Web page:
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A United Nations expert issues warning about the recruitment of children by armed forces in Sudan.
Africa World News

A United Nations expert issues warning about the recruitment of children by armed forces in Sudan.

According to Siobhán Mullally, the UN Special Rapporteur on trafficking in persons, the Rapid Support Forces (RSF) militia have allegedly been targeting unaccompanied children and children from impoverished families in the outskirts of Khartoum and other areas.

She cautioned that women and children in particular have been forcefully recruited.

According to reports, girls have been taken from Khartoum to Darfur against their will for the purpose of sexual exploitation, including being forced into sexual slavery.

As of now, approximately 9,000 individuals have lost their lives and over 5.6 million have been displaced due to the ongoing conflict between military government forces and the RSF. Additionally, 25 million people are currently dependent on humanitarian assistance.

Children ‘easy targets’

Ms. Mullally expressed concern over the worsening humanitarian conditions and limited availability of food and essential services, which make children, particularly those without adult supervision and those living on the streets, vulnerable to being recruited by armed groups.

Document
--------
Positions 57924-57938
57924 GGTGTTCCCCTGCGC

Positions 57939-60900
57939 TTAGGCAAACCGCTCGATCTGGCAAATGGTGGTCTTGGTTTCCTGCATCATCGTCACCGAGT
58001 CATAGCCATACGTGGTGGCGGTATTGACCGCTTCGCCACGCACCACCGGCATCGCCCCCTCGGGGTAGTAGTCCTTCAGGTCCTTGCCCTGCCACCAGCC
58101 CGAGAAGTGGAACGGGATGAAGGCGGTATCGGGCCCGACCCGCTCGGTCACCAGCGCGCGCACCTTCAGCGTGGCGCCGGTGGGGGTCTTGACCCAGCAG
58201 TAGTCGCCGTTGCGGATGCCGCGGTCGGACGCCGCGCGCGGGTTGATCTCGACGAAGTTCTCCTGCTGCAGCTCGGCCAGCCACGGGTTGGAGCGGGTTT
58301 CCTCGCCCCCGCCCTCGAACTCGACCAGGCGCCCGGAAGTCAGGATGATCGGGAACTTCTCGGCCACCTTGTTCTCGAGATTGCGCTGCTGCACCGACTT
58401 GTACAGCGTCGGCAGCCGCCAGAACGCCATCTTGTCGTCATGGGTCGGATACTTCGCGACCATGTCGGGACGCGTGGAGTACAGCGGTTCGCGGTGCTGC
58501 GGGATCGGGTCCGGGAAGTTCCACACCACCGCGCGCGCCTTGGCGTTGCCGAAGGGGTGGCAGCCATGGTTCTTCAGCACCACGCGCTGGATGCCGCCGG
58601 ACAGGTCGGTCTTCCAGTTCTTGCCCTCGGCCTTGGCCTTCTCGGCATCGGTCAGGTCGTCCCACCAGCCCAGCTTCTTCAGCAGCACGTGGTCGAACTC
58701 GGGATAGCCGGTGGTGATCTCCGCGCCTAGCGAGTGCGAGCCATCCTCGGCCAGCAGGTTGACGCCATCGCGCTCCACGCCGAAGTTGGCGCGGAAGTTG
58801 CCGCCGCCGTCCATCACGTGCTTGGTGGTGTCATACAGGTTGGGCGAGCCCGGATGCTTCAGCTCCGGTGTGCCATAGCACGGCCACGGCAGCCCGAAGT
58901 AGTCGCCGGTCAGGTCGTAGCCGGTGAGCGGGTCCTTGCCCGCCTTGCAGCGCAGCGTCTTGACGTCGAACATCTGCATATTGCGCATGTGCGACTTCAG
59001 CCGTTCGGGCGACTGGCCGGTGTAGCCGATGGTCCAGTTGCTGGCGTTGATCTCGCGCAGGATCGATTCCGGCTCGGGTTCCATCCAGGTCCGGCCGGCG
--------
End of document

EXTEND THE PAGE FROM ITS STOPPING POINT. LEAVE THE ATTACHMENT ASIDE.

The expert appointed by the UN Human Rights Council emphasized that enlisting children in armed groups for any type of exploitation, such as combat roles, is a severe infringement of human rights, a grave offense, and a breach of international humanitarian law.

Regarding concerns that children may be resorting to joining armed groups in order to survive, Ms. Mullally stressed that the age of a child, defined as any individual under 18 years old, is not a relevant factor in determining consent. Additionally, it is not required to demonstrate the use of force in these situations.

Urgent action needed

She expressed worry about the children’s lack of access to humanitarian aid.

She urged all involved parties in the conflict to resume peace negotiations and come to a thorough ceasefire understanding that would permit the secure distribution of aid and guarantee accountability for reported violations.

Ms. Mullally emphasized the need for prompt action to address critical issues and implement measures to stop child trafficking. She also stressed the importance of providing adequate protection to child victims and children in vulnerable situations, such as displaced, unaccompanied, and separated children, refugee children, and children with disabilities.

Independent experts

The UN Human Rights Council selects Special Rapporteurs who are a part of its Special Procedures. These experts are responsible for monitoring and providing reports on particular themes or situations in countries.

They work in their own role, are not employed by the UN, and do not get paid.

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